Norman replied: “They cannot ban you for one day let alone life. It is a shallow threat. Ask them to put it in writing to you or any player. I bet they don’t. Happy for anyone to speak with our legal team to better understand they have no chance of enforcing.”
Judge Freeman ruled otherwise.
For some players, it might be awkward to be in the same tournament as the 10 players who are suing the PGA Tour. This is starting to get personal. Until now, any hard feelings was over someone wearing spikes too long or getting called “Brooksie.”
The notion of a lifetime ban is premature. Even so, the reality is LIV golfers might not be seen on the PGA Tour anytime soon whether they want to or not.
“It doesn’t look like it,” Rahm said. “I’m confident that the LIV side of things are still going to push strong to keep trying to change some things. But I also know that the lawyers on the PGA Tour side are going to keep fighting for the way things are going right now. It’s not the last thing we are going to hear from them.”
Outside of court are two issues still to be determined.
The majors have not announced their criteria for eligibility next year. The U.S. Open typically waits until the fall to go over any tweaks it wants to make. The USGA hasn’t make any significant changes to its exemptions since going to the top 50 (from top 20) in the world ranking in 2001 and doing away with money lists on the PGA Tour and European tour in 2012.
The Masters began using the top 50 in the world ranking in 1999. Masters champions currently have lifetime exemptions, and six of them since 2010 are now part of LIV Golf. There isn’t a seating chart for the Masters Club dinner on Tuesday night for past champions. This might be a good time to start a new tradition.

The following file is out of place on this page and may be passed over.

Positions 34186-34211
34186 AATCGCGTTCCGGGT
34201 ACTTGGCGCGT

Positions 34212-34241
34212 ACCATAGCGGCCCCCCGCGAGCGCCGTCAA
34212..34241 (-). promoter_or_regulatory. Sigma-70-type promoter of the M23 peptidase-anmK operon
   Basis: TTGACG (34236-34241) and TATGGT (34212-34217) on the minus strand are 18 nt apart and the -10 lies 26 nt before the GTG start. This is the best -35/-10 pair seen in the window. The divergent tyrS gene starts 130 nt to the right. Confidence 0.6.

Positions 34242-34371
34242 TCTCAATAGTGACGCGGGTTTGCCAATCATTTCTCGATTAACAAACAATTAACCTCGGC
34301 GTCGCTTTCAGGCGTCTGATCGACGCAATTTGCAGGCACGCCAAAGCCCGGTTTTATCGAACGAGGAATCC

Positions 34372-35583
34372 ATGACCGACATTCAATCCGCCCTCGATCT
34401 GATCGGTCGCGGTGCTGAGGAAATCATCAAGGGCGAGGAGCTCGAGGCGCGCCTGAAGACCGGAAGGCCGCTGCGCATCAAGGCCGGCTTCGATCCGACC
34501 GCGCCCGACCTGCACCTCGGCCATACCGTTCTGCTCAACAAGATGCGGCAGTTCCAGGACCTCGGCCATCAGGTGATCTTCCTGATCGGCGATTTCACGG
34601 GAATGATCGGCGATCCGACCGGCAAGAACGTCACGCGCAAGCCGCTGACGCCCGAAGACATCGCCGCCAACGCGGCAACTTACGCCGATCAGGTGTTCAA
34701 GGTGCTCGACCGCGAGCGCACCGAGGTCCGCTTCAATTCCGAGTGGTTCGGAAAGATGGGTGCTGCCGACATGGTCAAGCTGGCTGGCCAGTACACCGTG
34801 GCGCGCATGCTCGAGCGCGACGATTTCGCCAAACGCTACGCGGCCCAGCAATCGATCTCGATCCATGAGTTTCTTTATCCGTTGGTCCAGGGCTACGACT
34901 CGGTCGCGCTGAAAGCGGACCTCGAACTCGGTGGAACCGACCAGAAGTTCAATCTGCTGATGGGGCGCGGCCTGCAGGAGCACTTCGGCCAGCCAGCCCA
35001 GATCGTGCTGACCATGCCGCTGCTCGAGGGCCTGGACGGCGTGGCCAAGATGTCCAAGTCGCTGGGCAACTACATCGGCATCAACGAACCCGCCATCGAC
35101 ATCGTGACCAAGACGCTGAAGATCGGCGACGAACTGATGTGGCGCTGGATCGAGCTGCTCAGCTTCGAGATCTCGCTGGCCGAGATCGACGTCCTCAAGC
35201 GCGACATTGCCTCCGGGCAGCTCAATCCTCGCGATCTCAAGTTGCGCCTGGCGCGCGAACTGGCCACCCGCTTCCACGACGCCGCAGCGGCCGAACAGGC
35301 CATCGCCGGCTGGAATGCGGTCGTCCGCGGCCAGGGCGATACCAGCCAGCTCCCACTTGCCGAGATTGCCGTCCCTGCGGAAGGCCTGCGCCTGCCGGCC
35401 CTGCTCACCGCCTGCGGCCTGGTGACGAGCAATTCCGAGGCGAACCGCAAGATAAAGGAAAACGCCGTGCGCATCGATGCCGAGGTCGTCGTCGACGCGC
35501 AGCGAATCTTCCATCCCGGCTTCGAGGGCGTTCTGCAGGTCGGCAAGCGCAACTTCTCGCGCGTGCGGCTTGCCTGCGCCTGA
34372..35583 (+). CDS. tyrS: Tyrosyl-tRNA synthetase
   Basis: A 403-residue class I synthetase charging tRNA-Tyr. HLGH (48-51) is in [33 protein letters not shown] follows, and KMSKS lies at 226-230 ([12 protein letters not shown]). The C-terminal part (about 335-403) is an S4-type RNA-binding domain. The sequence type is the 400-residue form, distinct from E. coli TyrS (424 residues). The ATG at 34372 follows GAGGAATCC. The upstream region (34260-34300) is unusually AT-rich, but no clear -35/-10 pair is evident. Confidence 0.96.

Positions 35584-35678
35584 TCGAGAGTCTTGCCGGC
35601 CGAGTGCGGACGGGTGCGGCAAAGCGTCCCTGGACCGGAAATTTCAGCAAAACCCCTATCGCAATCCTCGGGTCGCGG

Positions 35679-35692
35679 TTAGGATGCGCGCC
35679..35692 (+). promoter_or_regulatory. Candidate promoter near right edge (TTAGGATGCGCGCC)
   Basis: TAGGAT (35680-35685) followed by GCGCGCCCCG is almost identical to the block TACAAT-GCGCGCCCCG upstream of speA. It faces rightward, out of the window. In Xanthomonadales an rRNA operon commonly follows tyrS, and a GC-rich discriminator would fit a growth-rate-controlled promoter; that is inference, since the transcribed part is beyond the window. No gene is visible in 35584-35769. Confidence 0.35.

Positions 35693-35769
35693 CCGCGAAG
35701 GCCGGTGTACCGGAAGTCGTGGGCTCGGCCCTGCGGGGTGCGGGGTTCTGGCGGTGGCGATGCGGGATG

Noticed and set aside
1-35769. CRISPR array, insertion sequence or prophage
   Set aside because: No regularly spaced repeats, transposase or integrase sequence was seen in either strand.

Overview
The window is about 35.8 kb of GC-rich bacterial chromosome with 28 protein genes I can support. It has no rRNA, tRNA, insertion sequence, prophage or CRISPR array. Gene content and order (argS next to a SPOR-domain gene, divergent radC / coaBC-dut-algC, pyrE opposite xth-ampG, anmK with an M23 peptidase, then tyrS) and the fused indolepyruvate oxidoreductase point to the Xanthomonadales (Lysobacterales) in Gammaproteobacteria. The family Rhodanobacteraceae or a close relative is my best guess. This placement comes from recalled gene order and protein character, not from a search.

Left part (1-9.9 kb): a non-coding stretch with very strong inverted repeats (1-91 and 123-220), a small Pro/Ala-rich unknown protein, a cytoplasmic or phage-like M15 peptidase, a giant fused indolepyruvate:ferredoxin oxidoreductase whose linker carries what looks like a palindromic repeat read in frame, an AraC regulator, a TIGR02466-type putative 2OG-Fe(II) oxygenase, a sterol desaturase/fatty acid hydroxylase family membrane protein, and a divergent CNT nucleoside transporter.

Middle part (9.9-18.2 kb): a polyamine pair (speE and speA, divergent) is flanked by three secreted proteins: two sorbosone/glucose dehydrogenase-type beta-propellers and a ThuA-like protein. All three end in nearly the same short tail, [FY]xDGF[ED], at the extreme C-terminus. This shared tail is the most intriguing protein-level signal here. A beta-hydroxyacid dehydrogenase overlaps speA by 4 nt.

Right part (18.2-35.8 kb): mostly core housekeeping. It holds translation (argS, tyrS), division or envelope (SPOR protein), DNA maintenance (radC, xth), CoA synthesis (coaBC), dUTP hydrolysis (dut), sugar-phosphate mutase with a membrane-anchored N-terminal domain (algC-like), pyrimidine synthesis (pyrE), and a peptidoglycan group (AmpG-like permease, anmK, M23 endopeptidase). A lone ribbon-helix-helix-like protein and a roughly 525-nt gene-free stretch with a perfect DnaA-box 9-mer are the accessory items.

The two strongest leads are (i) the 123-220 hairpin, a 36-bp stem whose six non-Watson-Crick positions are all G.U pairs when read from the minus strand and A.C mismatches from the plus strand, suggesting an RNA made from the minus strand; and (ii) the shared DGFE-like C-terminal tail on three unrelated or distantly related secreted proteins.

The Open Championship leans heavily on the world ranking for exemptions and an alternate list. The PGA Championship uses the PGA Tour money list and a catch-all “special invitations” category that seems to always catch the top 100 in the world. It just doesn’t say that in writing.
At this rate, maybe the majors don’t have to make many adjustments if they want to limit the number of LIV golfers.
LIV Golf no longer has anyone in the top 20 because Dustin Johnson dropped to No. 21 this week. Its players don’t get world ranking points, and its July 6 application to be included in the world ranking system probably won’t be decided until next year at the earliest. The process historically takes one year or longer.
It’s a safe bet that with few exceptions, the only players who will be exempt for all the majors already are exempt because they won one in the last five years — Phil Mickelson, Johnson, Bryson DeChambeau, Brooks Koepka and Patrick Reed (who has one year left).
That leads to another reality also unveiled last week. The world ranking began the switch to a modernized system that is reputed to be more accurate and in doing so eliminates minimum points for smaller tours and weak fields.
Reed played the Asian Tour last week. He tied for 31st and received 0.31 points. The winner got just under 7.4 points — about half what the Korn Ferry Tour winner received.
A year or so from now, good luck finding anyone from the top 75 who isn’t a PGA Tour member.
Players are free to choose whatever path they want. If that means guaranteed money — more than they could reasonably have earned on the PGA Tour — it’s hard to fault them.
But it could be a long road back, if that’s where they even want to go.